As if that wasn’t enough, a new set of Bat-suits were announced as pre-order bonuses for he game. The Batman’s future theme skins include a hefty version of Batman Beyond and a nod to Frank Miller’s The Dark Knight Returns with the –built like a tank– old Batman.  These come in addition other previous announced skins and appear to be part of most retailers offerings along with the Harley Quinn pack.

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Batman: Arkham Knight releases on June 23, 2015 for PS4, Xbox One and PC. Pre orders are available through the game’s website.

Our Thought:

Come on. Is there anyone out there not getting or excited for this game?


Shockingly the internet managed to, for the most part, agree on its love of the new Mad Max: Fury Road film. In a move that shocked no one, the Mad Max game long in development is back on everyone’s radar.

Avalanche Studios, the developer behind the action packed Just Cause games are behind this open world Mad Max game. You can see by the trailer much of the over-the-top blockbuster badassness is here. In the non-concrete timeline of Mad Max the game takes place before Fury Road. We only have to wait a few short months when the game is released in September for the PS4, Xbox One, and Steam. Find out more about Mad Max at the game’s website.

Our Thought:

With the heat from the astonishing response to Fury Road, it only makes sense WB would want to capitalize with both green lighting a film sequel and the release of the video game. Where most games based on movies fail is in not giving developers a proper cycle to make the game. It doesn’t have to mirror the film at all, but something that lives in that universe should speak to it as a whole. Most games never achieve this because they’re rushed to coincide with their counterpart movie. Avalanche have been at work on Mad Max for more than two years with next-gen hardware. They’ve got a great chance at being more a Riddick than a Bad Boys: Miami Takedown (I could barely type that without vomiting)


Finally to wrap things up something came into my inbox that just had to be shared with the world. It doesn’t have to do with games based on comics or vice versa, but it’s importance is no less diminished. Some time ago a game let you step into the hooves of being a goat. Chewing up everything insight, head butting objects out of spite, it was all there. Now cat lovers can rejoice!

Catlateral Damage is a first-person destructive cat simulator where you play as a cat on a rampage, knocking as much stuff onto the ground as possible. That’s the F**king description!

The game is available on PC download platforms. You can find out more about Catlateral Damage on the game’s website.

Our Thought:

Haven’t you ever wanted to wreck everything and blame it on the dog? As a society what’s left to conquer?

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Now let’s giveaway a bunch of Secret Wars books (digitally)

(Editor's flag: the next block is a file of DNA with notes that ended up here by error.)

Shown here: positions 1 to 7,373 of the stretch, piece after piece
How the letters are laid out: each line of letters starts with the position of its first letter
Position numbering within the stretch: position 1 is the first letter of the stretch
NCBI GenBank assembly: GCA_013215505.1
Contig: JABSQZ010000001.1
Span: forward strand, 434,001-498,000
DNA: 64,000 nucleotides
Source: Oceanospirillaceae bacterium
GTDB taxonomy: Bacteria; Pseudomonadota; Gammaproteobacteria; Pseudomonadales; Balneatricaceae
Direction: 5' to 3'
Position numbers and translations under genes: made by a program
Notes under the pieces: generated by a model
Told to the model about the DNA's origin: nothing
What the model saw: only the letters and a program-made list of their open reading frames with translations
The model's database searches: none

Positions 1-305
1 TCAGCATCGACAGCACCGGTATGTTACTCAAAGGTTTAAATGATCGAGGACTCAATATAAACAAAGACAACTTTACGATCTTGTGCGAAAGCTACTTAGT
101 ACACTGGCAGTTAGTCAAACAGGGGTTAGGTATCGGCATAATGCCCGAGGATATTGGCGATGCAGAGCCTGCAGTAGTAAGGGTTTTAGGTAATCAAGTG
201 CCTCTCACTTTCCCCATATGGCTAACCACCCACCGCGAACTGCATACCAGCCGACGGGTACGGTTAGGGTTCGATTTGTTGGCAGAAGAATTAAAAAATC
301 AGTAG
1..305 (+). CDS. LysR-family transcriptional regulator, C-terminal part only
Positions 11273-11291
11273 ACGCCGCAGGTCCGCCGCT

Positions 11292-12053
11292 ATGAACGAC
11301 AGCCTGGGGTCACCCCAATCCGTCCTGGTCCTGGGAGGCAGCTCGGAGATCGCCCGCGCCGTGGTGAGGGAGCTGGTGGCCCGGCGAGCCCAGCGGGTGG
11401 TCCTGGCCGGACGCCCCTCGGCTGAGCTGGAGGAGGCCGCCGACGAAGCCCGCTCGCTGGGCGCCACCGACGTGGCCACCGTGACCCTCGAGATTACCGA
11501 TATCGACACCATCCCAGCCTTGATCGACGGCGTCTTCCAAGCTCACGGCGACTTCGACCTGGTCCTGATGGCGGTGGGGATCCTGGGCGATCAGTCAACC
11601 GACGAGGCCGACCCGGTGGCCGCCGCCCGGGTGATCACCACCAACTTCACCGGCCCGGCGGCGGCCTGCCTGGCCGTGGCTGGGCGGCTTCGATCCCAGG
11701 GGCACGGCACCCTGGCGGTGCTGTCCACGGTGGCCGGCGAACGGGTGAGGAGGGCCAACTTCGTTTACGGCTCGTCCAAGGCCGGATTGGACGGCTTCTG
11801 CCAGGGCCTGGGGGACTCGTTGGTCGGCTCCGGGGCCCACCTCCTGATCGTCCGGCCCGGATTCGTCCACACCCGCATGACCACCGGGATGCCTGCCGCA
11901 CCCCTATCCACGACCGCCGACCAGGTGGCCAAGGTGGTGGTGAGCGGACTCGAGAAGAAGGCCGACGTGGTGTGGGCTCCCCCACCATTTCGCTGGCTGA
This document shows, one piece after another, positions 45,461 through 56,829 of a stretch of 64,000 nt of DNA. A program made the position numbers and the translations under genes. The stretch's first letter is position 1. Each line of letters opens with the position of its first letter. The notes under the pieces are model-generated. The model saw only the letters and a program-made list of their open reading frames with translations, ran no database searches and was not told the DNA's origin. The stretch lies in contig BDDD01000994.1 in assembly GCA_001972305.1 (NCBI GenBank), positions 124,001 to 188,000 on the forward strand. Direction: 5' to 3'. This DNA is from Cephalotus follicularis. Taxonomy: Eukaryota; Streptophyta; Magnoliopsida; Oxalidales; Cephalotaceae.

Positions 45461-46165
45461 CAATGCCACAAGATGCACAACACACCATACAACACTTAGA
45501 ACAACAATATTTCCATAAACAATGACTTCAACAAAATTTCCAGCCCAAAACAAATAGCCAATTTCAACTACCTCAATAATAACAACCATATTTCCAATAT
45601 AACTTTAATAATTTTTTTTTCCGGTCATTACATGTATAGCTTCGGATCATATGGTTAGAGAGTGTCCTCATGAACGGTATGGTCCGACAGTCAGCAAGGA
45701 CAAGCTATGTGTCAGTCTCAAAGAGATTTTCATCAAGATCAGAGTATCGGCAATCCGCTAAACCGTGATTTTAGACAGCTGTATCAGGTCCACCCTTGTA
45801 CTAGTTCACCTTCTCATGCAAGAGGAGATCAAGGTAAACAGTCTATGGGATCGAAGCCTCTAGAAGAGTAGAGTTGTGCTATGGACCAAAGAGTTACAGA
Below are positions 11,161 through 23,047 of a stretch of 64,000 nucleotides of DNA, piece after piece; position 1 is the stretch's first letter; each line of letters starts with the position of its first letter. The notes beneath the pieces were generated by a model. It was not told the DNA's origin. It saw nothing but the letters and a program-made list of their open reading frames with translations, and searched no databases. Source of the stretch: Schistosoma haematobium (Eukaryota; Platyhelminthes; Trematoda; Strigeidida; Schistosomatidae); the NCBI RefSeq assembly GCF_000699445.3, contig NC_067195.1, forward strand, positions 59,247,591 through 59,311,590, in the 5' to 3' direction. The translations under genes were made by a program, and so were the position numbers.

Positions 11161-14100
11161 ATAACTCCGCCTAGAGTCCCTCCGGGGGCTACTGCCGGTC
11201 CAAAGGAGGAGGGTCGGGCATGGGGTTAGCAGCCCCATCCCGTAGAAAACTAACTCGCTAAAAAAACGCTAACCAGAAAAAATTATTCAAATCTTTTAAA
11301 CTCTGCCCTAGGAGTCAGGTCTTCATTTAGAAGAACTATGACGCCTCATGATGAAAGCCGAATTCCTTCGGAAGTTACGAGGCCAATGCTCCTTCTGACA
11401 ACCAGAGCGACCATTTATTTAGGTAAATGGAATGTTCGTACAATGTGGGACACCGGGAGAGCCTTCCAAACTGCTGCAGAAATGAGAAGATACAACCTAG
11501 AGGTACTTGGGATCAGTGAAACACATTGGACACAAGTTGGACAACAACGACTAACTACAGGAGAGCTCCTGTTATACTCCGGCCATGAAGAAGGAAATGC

I won’t tell you what’s what because I’m an awful human being; but here’s a few of codes for last week’s Secret Wars offerings including Battleworld, Secret Secret Wars, Loki, Planet Hulk, and more… (First Come First Served) Marvel.com/redeem

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25. Writer Wednesday: The Common Thread


A while back, Beth Fred and I were talking about mission statements and the common theme in the books we write. Now, you all know I write across genres and age levels, so you can imagine my reaction when Beth said there must be a common theme in all my books.

Um… Yeah, that was me. I've always said I'm not one to write to trends. I write the stories I feel I need to tell. And that's led me to having a pen name for romance while I write speculative fiction under my own name. But after a while, I realized Beth was right. There IS a common theme in all my books. It's self-discovery.

In my Touch of Death series, Jodi finds out she's a special kind of necromancer descended from the Gorgon Medusa. She struggles with what this means for her and how she'll have to adapt her life now that she's poisonous to humans.

In The Monster Within books, Sam dies of cancer at seventeen and is brought back from the dead as a monster who has to kill to survive. She struggles to figure out where she fits into the world and whether or not she's willing to kill others in order to live.

In Perfect For You (Ashelyn Drake title), Meg is trying to find herself again after having her heart broken in a very public and humiliating way. As much as it's about her finding the right guy, it's about her finding herself.

In A Lion's Song (my most recent picture book), Amara is trying to figure out her place in the pride when she's the only lion who can't roar.

I could keep going with all my books, but I think you can see the common thread. All my MCs are struggling to figure out who they are in this world and what that means for them. So I do have a common theme after all, even if I didn't know I did at the time I wrote these books.

What common theme pops up in your work?